A non-fungible token (NFT) group called SpiceDAO recently spent nearly $3 million on a copy of Alejandro Jodorowsky’s unpublished manuscript for an unmade film adaptation of Frank Herbert’s science fiction novel Dune.
Though the manuscript is rare, it was originally estimated to be sold for around $40,000.
The group falsely believed that they would also acquire intellectual property rights associated with the book. They planned to sell NFTs based on the contents of the book and produce an original animated series.
Needless to say, buying a copy of something doesn't give you the right to monetise the underlying content. The relationship between NFTs and copyright works in a similar way.
When You Buy an NFT, What Do You Really Own?
Just like cryptocurrency, NFTs exist on blockchains, which are a digital form of cryptographic ledgers. However, unlike cryptocurrency, each NFT is unique (hence the name 'non-fungible').
An NFT has monetary value and is useful to track and authenticate the origin and ownership of an artefact which is in the form of digital media – it is a wonderful tool for digital certification.
However, an NFT is not the digital media itself. Neither is owning an NFT the same as owning copyright or any other intellectual property.
Consequently, owning an NFT does not give a person any ownership over the underlying media associated with that specific token.
Exactly this point leads to confusion amongst the investors in this emerging market.
But then the logical question that arises is - why would one want to own an NFT?
A few prominent reasons are that the NFTs are considered as collectors objects and the emotional value attached to the underlying artefact etc.
It is more of a status symbol.
But the catch is that it may sound reasonable to think that once you buy a particular NFT, you own the underlying digital media. That is incorrect.
The underlying intellectual property along with the digital media continues to belong to the original creators, and buyers of the associated NFT may only enjoy the close emotional bond with the digital media.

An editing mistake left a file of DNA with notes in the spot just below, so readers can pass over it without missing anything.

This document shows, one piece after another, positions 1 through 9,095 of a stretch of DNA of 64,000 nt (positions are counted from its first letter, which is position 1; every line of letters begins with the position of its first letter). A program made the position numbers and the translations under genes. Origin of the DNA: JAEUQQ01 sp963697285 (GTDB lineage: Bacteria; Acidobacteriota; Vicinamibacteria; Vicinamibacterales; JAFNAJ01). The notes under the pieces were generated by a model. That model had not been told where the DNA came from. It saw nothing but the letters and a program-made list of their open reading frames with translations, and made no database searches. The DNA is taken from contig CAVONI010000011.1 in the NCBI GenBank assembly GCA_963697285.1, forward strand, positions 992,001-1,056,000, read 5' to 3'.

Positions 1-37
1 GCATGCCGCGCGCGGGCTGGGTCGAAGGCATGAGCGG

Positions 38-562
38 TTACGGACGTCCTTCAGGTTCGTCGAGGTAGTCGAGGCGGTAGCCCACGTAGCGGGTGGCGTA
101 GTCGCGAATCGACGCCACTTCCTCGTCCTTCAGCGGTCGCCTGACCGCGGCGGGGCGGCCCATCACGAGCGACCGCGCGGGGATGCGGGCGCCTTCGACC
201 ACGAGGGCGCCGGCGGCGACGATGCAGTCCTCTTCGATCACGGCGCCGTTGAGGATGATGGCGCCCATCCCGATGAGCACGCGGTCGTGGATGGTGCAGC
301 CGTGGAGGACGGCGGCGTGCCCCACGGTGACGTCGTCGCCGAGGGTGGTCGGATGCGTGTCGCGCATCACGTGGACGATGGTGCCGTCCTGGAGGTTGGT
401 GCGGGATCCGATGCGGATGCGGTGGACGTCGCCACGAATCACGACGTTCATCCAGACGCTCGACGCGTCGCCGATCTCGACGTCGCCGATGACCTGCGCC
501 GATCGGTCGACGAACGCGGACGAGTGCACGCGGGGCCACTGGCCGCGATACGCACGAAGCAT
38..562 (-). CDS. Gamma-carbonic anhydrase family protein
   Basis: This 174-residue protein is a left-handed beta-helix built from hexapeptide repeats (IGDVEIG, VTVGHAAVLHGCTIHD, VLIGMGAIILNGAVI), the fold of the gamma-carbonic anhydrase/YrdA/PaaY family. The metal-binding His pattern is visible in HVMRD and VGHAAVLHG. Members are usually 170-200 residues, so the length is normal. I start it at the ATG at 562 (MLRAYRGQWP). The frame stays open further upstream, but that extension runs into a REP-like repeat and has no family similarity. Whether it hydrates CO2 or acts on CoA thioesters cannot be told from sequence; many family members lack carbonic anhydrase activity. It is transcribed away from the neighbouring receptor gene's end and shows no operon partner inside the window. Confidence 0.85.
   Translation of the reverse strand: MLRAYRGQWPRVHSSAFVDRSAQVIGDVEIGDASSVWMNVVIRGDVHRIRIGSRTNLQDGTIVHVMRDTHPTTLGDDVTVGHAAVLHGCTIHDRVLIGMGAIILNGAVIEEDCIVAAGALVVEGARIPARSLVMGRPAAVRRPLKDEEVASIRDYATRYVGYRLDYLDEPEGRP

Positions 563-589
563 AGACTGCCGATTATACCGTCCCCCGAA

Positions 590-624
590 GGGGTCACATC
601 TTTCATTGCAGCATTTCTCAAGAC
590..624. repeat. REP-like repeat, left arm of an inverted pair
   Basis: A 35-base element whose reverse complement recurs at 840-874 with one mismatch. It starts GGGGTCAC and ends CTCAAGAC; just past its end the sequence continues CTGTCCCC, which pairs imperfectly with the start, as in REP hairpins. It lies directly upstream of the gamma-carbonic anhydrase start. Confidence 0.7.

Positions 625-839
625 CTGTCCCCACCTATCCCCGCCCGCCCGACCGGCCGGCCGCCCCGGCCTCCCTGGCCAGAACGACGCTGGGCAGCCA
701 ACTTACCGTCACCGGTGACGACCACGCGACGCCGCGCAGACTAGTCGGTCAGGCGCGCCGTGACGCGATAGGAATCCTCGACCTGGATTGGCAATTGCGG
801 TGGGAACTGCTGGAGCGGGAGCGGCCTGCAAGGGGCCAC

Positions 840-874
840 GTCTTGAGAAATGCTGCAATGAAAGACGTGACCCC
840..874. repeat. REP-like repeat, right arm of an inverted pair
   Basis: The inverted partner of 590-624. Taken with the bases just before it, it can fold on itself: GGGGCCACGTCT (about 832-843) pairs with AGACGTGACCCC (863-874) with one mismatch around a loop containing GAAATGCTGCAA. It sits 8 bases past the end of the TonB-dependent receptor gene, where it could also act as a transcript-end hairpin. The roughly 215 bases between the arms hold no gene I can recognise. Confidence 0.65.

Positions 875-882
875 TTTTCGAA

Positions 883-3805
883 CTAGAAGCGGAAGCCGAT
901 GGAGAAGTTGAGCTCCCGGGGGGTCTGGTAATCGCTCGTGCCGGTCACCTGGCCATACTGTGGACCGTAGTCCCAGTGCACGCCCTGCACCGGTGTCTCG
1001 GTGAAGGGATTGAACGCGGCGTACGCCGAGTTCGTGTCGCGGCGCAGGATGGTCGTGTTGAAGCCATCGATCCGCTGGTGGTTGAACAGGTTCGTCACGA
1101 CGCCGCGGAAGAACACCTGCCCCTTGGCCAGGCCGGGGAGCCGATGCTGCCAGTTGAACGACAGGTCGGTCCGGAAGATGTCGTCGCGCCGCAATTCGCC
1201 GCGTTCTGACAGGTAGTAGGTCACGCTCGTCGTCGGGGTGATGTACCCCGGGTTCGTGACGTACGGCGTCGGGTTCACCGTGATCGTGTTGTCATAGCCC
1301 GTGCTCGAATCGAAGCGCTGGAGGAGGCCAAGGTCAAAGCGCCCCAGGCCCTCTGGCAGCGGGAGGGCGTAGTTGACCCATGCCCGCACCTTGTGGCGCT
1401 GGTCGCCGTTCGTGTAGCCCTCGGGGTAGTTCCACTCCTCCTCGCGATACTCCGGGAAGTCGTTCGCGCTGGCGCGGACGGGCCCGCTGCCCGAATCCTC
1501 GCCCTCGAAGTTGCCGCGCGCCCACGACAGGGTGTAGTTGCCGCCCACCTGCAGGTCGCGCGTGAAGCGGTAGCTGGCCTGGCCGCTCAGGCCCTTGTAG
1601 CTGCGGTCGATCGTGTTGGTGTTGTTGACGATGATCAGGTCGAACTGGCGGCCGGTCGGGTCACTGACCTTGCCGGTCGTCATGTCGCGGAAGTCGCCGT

It is also noticed that the NFTs are being promoted demonstrating scarcity and over hyped value of authentic origin/ownership. However, such scarcity is only virtual and limited to the blockchain marketplace. The digital objects remain infinitely reproducible.
What Does Indian Copyright Law Say?
In India, too, there appears to be an increasing popularity amongst the Indian celebrities to capitalise on the NFT craze. Film actors such as Amitabh Bachchan and cricketers like Rohit Sharma have launched their own NFTs.
Various digital collectibles, such as autographed posters, digital art and reels are up for auction or sale. The buyers can hold such NFTs, or resell them for a higher price.
But, before discussing the ownership of copyright and intellectual property rights, one must understand that there is no specific separate legal framework governing the NFTs in India.
Just like cryptocurrencies, as of today, the NFTs have no legal sanctity in India.
The existing Copyright Act in India mandates that if a copyright in a work has been registered with the copyright office, and its particulars have been recorded in the copyrights register, then the transfer of ownership may be recorded in the same register after an application has been made to the Registrar of Copyrights.
Thus, if one looks at it from a legal standpoint, the entire arrangement offered by NFTs is not legally recognised, and any dispute related to NFTs may not be entertained by Indian courts of law.
The existing property ownership laws in India do not offer much recourse either, and the rights of an NFT owner are not well crystalised in India.
The Question of Jurisdiction
Blockchains are global ledgers. Just like cryptocurrency, NFTs can be stored anywhere, and it cannot be attached to specific geographical locations.
Because of the decentralised nature of blockchains, jurisdiction is a big question mark. It is unclear how foreign players selling to Indian buyers will be dealt with in case of any dispute or crime.
In India, the Supreme Court has already opined that cryptocurrencies cannot be stored in any one geographical location.
Thus, in a scenario when transactions happen across jurisdictions (globally) which jurisdiction will apply in case of a crime or dispute – is a burning question associated with the relatively new asset class which is unregulated in India at this moment.
Most of the regulatory framework which exists across various countries is still evolving and much clarity is awaited in coming years.
Other Unanswered Issues
There are more issues which must be addressed before we can conclude that NFTs have arrived as a safe cryptoasset class.
Taxation, money laundering, royalties, data protection, and theft are some of the many issues which demand more clarity.
The NFT marketplaces, their dynamics too will have to undergo due security scrutiny.
How the multi-billion-dollar NFT ecosystem will deal with malicious trading behaviour will also be required to be analysed.
Unless we get some positive answers to these questions, it is possible that the NFT system will lead to financial losses for many.
(Satya Muley is an advocate at the Bombay High Court. This is an opinion piece and the views expressed are the author's own. The Quint neither endorses nor is responsible for his reported views.)